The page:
Column: A city councilman is charged with racketeering, and we just yawn. That’s how bad things are
How have we gotten to a point in Los Angeles where the arrest of a City Councilman is not just unsurprising, but anti-climactic?
Councilman Jose Huizar, once a political rising star, crashed and burned Tuesday morning when he was arrested on a charge of federal racketeering, accused of running “a criminal enterprise that used his powerful position at City Hall to solicit and accept lucrative bribes and other financial benefits to enrich himself and his close associates.”
Ho-hum and what else is new, right?
If you’re keeping score at home, this makes two fallen heroes in just three months at City Hall. Councilman Mitch Englander has already agreed to plead guilty to corruption charges after being plied with cash and other favors that included a trip to Vegas, where he filled his pockets and ruined his name.
Can you imagine an easier job than being a federal investigator assigned to L.A. City Hall, where a pay-to-play culture has been entrenched for years? I mean, you don’t even have to bait the hook to reel in the lunkers, left and right. As the U.S. attorney in Los Angeles, Nick Hanna, said Tuesday of the building housing our city’s government: “Unfortunately, its grand exterior has concealed a cancer.”
The most amazing thing about all this is that the alleged perps could have done pretty well for themselves without breaking the law. The rules of doing business at City Hall and making donations to candidates are so notoriously toothless in Los Angeles, there’s little need to go rogue.
Currying favor is legal. Donating either directly to a candidate or to a fund or cause the candidate is associated with is simple. Reforms proposed recently by Councilman David Ryu were pecked at by City Hall piranhas until they were practically useless.
I once saw Huizar at Philippe’s and he said hello. I mentioned to him that I had just gotten an invitation to a campaign fundraiser for him sponsored by a developer attorney who had business before the Council. He didn’t seem to find anything remarkable in all that coziness.
That’s the history at City Hall, and when my former colleague Bill Boyarsky was on the city Ethics Commission in the early 2000s, he was so frustrated by resistance to reform, he became cynical about the possibility of things ever changing.
“The problem at City Hall is that the whole attitude is that it’s a club, with primarily developers being the greatest power,” said Boyarsky, who was an editor and columnist at The Times before serving on the ethics panel. “They have the most money at stake because they’re building stuff, and so it’s a combination of the developers and the building trades, and they’re very skilled lobbyists.”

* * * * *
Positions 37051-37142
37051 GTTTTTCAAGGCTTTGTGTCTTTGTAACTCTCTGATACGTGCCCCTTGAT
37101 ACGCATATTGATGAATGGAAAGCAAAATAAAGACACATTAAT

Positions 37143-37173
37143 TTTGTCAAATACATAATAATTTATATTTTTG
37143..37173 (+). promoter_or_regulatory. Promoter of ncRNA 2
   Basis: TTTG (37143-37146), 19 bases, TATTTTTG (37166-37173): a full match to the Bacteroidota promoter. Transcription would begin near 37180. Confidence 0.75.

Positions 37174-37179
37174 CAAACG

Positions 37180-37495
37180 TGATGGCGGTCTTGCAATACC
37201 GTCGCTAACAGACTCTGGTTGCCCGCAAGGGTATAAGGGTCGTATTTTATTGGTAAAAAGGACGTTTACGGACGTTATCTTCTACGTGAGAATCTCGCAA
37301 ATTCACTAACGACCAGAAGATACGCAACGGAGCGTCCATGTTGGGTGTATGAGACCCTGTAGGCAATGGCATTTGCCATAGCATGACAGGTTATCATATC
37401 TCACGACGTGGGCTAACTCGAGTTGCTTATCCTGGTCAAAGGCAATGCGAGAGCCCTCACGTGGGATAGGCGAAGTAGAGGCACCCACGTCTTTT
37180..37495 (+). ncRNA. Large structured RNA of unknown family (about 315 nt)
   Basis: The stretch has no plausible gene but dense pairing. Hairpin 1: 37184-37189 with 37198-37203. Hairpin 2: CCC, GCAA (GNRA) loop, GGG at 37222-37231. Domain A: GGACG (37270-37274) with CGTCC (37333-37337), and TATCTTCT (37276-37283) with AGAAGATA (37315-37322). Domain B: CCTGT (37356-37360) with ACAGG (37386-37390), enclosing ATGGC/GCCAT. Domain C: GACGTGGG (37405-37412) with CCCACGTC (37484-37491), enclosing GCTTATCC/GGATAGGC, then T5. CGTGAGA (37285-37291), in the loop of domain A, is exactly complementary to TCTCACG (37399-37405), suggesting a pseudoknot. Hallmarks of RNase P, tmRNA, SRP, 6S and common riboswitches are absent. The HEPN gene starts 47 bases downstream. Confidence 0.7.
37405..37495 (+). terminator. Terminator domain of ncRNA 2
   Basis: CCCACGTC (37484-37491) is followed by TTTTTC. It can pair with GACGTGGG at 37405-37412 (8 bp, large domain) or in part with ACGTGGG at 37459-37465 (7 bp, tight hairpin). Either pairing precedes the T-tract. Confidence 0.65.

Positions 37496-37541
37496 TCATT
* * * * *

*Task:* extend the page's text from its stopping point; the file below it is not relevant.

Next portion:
Boyarsky said he was appointed to the commission by then-City Controller Laura Chick, who asked him to raise a ruckus. That just wasn’t possible, he said, because any serious attempts at serious reform were rebuffed by those whose mission was to protect the entrenched culture.
Reform proposals that made it out of the panel were sent to the City Hall rules committee, which was headed at times by then-councilman and current Mayor Eric Garcetti. Boyarsky called that committee the “graveyard” of all good reform ideas.
Boyarsky said he remains cynical about the chance of real reform. When I asked what he thought might work best, he said “arrest people.” OK, so now the feds are trying that.
There’s another thing or two that might work, too. The system of land-use decision-making is an invitation to corruption. What can be built here or there is often a subjective decision. Variances and exceptions are constantly being sought by developers, who know that if they can persuade a single councilman to back a project, other council members are likely to roll over.
It’s a culture of you scratch my back, I’ll scratch yours. And in the cases of both Englander and Huizar, prosecutors allege, developers won over the councilmen with what was essentially sacks of money.
And speaking of the culture, Garcetti and Council President Nury Martinez were as quiet as mice while the rats played. Nobody stands up to anyone else at City Hall, even when rebukes are most needed. The code of silence is rarely broken, and at the very least, city leaders worth their salaries should have been leading the call for campaign finance and land-use reforms to avoid the embarrassing debacles we’re seeing now.
It’s been known for months that Huizar was going down. His office and home were raided by authorities in 2018. A former aide, a political fundraiser and a real estate consultant all felt the heat and struck plea deals with the government.
Huizar is accused of a blatant scheme that was the equivalent of thumbing his nose at taxpayers. The allegations have him shaking down real estate developers for cash bribes and campaign donations in exchange for his help in pushing high-rise projects through. The lubrication allegedly included free plane travel and high-end meals as well as poker chips.
But he doesn’t seem to have played his hand so well.
And for once, taxpayers are holding a royal flush.
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